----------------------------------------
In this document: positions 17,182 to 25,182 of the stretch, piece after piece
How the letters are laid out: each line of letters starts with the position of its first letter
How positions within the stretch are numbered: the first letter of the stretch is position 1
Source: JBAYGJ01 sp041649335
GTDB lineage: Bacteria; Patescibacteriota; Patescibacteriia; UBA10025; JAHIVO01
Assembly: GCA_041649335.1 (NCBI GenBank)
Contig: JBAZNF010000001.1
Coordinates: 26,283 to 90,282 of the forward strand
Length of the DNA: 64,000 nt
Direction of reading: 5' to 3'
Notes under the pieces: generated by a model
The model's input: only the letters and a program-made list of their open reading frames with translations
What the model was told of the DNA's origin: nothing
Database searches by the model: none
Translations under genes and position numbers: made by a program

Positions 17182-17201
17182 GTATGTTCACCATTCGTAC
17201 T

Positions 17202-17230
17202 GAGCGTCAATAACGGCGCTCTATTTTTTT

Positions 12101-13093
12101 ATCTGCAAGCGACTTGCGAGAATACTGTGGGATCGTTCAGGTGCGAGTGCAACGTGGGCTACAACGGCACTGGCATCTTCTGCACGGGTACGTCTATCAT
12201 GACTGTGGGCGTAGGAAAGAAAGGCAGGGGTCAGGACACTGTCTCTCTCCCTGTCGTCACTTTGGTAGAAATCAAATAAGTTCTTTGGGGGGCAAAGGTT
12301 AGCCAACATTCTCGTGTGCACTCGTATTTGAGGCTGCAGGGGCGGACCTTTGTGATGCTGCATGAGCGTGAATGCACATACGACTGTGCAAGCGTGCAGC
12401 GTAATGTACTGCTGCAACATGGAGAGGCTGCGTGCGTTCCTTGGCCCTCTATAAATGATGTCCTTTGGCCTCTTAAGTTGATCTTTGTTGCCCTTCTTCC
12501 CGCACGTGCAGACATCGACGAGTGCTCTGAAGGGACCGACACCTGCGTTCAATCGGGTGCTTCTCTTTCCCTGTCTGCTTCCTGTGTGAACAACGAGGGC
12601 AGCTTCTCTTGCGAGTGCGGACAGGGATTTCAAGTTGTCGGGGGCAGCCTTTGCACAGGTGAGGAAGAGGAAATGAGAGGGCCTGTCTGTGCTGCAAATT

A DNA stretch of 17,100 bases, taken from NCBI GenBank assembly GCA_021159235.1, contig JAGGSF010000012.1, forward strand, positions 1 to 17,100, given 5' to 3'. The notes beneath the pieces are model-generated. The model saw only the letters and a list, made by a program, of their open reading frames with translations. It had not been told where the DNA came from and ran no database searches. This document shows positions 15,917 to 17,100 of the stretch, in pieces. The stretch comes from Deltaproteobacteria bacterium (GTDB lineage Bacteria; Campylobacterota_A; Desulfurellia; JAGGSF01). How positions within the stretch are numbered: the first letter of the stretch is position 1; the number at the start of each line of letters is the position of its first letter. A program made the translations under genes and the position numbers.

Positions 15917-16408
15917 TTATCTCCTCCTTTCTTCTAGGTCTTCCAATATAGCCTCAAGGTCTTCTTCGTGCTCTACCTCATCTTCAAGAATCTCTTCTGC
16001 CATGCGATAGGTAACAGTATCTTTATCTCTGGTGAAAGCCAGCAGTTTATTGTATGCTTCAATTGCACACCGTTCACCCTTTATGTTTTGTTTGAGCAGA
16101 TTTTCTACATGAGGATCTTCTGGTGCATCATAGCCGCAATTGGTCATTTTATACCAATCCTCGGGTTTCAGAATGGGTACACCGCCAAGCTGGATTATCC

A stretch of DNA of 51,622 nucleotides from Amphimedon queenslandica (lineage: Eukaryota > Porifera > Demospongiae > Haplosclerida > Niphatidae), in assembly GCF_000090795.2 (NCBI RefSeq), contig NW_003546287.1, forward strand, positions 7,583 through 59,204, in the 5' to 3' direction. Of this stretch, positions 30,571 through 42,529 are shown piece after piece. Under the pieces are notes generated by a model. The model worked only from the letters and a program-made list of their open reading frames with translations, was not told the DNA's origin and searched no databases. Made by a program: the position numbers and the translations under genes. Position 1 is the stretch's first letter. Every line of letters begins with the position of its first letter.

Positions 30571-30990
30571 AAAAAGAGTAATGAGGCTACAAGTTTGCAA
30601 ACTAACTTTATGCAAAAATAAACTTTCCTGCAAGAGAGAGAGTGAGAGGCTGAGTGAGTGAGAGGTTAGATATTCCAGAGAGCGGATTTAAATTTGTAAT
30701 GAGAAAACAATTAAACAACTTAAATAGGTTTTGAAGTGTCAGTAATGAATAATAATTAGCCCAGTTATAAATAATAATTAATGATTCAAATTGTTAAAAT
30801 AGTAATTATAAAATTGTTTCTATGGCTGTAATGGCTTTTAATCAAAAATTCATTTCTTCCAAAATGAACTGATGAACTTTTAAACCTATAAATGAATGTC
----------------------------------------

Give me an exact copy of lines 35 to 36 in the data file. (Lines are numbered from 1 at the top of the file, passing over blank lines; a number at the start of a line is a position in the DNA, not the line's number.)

30571 AAAAAGAGTAATGAGGCTACAAGTTTGCAA
30601 ACTAACTTTATGCAAAAATAAACTTTCCTGCAAGAGAGAGAGTGAGAGGCTGAGTGAGTGAGAGGTTAGATATTCCAGAGAGCGGATTTAAATTTGTAAT